That’s it. They’ve started. Milo was determined not to acquiesce to the girls’ games. “No, I don’t,” he replied curtly.
Amelie frowned. Corinth clucked her tongue. They both turned in unison to find a place at the table that suited them. For the rest of the lunch, Milo ignored them, content to let everybody else talk. Which mainly meant his mother, aunt, and cousins at one end of the table and his father and uncle at the other. He did listen when there was anything to listen to other than gossip. He replied politely when addressed, but otherwise was quiet.
That afternoon Milo was left alone. His cousins were occupied with unpacking, amongst other things. His parents were probably catching up on events with the family. He was back in the hammock, lost in his other world.
“Tellson’s Bank by Temple Bar was an old-fashioned place, even in the year one thousand seven hundred and eighty.” Milo smiled to himself, relaxing in the warmth of the afternoon sun, certain he would not be disturbed until later. “… the partners in the House were proud of its ugliness, proud of its incommodiousness. They were even boastful of its eminence in those particulars, and were fired by an express conviction that, if it were less objectionable, it would be less respectable.”
Milo wondered if his mother thought the same about their family house. Did she like this place because of its ugliness? Was she proud of its incommodiousness? He rather thought not. She simply accepted it as it was, as it always had been. It was in fact not at all ugly, but attractive in a sort of tatty chic kind of fashion. Objectionable? That word stuck in his mind. Was he respectable by way of being objectionable? Exactly like his cousins, but in an entirely different sense. He let the book drop to his side and drifted off with his thoughts into an afternoon siesta.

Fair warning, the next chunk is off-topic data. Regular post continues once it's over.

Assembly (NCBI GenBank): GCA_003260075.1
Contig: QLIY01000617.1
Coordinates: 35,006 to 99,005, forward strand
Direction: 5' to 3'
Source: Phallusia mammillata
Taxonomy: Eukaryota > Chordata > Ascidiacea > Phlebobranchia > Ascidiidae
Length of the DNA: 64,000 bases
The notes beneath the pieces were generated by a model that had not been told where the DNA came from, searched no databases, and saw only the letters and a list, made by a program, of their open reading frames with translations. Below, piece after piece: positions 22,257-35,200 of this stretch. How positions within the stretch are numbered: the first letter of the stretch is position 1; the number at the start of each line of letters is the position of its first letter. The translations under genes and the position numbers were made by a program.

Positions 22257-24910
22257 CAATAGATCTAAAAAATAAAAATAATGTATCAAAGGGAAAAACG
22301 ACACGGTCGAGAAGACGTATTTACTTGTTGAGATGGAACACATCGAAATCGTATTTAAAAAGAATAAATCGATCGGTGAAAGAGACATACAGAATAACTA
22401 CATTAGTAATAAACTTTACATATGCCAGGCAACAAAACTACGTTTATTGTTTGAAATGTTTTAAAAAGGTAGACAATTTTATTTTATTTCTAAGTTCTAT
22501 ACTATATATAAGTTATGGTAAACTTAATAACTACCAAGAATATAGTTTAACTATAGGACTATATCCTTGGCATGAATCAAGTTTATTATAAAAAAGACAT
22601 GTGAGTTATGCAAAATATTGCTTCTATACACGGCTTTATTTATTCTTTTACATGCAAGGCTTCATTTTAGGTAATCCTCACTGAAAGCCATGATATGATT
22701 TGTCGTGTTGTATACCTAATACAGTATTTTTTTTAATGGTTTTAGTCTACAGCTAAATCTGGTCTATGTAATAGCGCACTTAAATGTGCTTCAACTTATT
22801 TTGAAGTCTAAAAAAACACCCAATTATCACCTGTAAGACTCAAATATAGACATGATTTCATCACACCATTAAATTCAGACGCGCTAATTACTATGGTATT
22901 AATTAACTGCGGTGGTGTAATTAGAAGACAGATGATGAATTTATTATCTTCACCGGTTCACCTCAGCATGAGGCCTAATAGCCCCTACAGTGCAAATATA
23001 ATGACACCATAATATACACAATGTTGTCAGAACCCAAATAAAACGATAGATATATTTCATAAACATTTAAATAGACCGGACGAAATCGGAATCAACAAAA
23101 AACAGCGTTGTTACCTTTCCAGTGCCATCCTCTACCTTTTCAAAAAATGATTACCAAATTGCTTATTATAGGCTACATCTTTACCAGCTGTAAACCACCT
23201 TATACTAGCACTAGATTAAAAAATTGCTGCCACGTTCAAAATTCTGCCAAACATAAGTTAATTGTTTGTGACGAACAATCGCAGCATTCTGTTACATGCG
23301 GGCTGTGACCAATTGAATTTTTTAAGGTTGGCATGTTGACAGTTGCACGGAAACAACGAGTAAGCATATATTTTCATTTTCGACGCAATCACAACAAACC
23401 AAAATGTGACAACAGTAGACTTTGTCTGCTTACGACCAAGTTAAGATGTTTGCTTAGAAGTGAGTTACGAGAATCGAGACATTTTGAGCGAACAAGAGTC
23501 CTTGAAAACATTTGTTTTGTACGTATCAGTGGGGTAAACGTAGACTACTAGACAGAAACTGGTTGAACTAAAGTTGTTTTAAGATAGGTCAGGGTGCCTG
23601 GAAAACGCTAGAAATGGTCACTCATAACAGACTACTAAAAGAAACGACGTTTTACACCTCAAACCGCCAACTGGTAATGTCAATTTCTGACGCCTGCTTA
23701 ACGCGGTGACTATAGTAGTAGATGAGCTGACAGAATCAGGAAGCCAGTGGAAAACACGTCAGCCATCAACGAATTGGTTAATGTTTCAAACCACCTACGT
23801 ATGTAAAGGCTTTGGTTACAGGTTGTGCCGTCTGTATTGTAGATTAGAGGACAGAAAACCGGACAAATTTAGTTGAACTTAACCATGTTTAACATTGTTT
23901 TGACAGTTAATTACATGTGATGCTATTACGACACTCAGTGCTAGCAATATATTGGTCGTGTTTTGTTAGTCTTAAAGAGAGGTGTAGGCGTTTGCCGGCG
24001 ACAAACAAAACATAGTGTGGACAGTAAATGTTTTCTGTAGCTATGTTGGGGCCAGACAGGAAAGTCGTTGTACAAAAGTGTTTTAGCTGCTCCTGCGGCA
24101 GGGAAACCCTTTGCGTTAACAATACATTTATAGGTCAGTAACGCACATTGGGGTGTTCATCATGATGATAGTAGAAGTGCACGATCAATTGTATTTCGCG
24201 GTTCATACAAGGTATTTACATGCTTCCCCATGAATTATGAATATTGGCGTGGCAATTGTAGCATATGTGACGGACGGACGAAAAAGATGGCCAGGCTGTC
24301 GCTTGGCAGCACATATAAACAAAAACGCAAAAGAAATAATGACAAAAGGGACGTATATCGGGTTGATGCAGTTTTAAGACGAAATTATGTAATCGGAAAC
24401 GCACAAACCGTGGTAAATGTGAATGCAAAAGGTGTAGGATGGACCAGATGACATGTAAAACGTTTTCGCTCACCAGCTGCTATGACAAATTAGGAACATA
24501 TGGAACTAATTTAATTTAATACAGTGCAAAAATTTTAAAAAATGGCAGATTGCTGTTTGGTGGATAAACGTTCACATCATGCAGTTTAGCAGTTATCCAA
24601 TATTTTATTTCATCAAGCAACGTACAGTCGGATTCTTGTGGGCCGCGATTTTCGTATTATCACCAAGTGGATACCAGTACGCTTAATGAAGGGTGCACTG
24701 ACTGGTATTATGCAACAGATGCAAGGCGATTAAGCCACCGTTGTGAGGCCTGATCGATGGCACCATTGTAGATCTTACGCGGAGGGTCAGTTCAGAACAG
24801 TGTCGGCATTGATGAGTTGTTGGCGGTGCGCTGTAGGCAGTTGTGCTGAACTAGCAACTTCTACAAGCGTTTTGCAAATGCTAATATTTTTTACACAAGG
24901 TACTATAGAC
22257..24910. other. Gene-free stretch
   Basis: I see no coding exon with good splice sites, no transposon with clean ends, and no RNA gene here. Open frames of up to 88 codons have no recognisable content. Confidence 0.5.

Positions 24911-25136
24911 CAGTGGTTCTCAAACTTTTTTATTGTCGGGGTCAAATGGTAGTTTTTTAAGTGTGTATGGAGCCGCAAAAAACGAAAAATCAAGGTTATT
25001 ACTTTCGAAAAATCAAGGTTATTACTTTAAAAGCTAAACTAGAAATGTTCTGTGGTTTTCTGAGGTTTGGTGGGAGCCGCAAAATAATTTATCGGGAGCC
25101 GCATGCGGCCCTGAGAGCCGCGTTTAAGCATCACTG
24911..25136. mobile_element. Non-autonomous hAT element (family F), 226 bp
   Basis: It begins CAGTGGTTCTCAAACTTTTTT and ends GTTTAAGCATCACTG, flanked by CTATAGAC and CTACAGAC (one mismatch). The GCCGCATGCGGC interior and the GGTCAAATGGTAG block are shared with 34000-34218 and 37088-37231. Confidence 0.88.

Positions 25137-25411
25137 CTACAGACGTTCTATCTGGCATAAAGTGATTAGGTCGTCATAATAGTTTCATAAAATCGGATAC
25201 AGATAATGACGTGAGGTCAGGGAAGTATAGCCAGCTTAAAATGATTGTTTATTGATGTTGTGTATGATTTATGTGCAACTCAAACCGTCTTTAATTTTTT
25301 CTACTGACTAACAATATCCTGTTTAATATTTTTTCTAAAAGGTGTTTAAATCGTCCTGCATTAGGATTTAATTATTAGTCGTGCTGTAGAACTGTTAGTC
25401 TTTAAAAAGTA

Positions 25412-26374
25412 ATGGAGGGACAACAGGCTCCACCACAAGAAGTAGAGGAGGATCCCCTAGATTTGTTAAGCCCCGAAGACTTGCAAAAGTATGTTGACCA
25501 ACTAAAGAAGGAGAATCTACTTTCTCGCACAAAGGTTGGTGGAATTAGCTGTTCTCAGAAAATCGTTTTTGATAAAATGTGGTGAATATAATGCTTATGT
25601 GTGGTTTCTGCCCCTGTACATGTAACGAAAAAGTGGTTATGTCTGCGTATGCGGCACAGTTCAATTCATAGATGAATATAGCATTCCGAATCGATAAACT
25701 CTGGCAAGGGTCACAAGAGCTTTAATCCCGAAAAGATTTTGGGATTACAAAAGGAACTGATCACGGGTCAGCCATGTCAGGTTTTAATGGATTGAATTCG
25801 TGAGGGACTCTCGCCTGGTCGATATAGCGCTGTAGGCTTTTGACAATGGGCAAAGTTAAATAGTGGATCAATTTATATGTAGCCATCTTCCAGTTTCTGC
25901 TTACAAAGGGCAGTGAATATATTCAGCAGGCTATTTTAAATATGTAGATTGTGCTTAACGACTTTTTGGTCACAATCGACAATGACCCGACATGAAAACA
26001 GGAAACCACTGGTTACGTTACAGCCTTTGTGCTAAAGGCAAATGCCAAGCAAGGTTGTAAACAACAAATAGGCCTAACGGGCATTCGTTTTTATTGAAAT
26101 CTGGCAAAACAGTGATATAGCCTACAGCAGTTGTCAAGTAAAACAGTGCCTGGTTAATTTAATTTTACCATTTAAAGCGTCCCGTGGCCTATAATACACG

It was the violent rocking that brought him tumbling back into the world of the living. The face that greeted his opening eyes was that of Corinth. Alone, he observed as he regained consciousness and took in his surroundings.
“What are you reading?” She leant over him to pick up the book without waiting for a reply.
Her arm brushed across his thighs, which suddenly embarrassed him. He realised he was hard, which caused him to blush and attempt to sit up.
“Dickens,” he spluttered, trying to regain some sort of composure.
“I can see you are growing up,” she smirked with her own cleverness.
“A Tale of Two Cities,” he continued, ignoring her remark.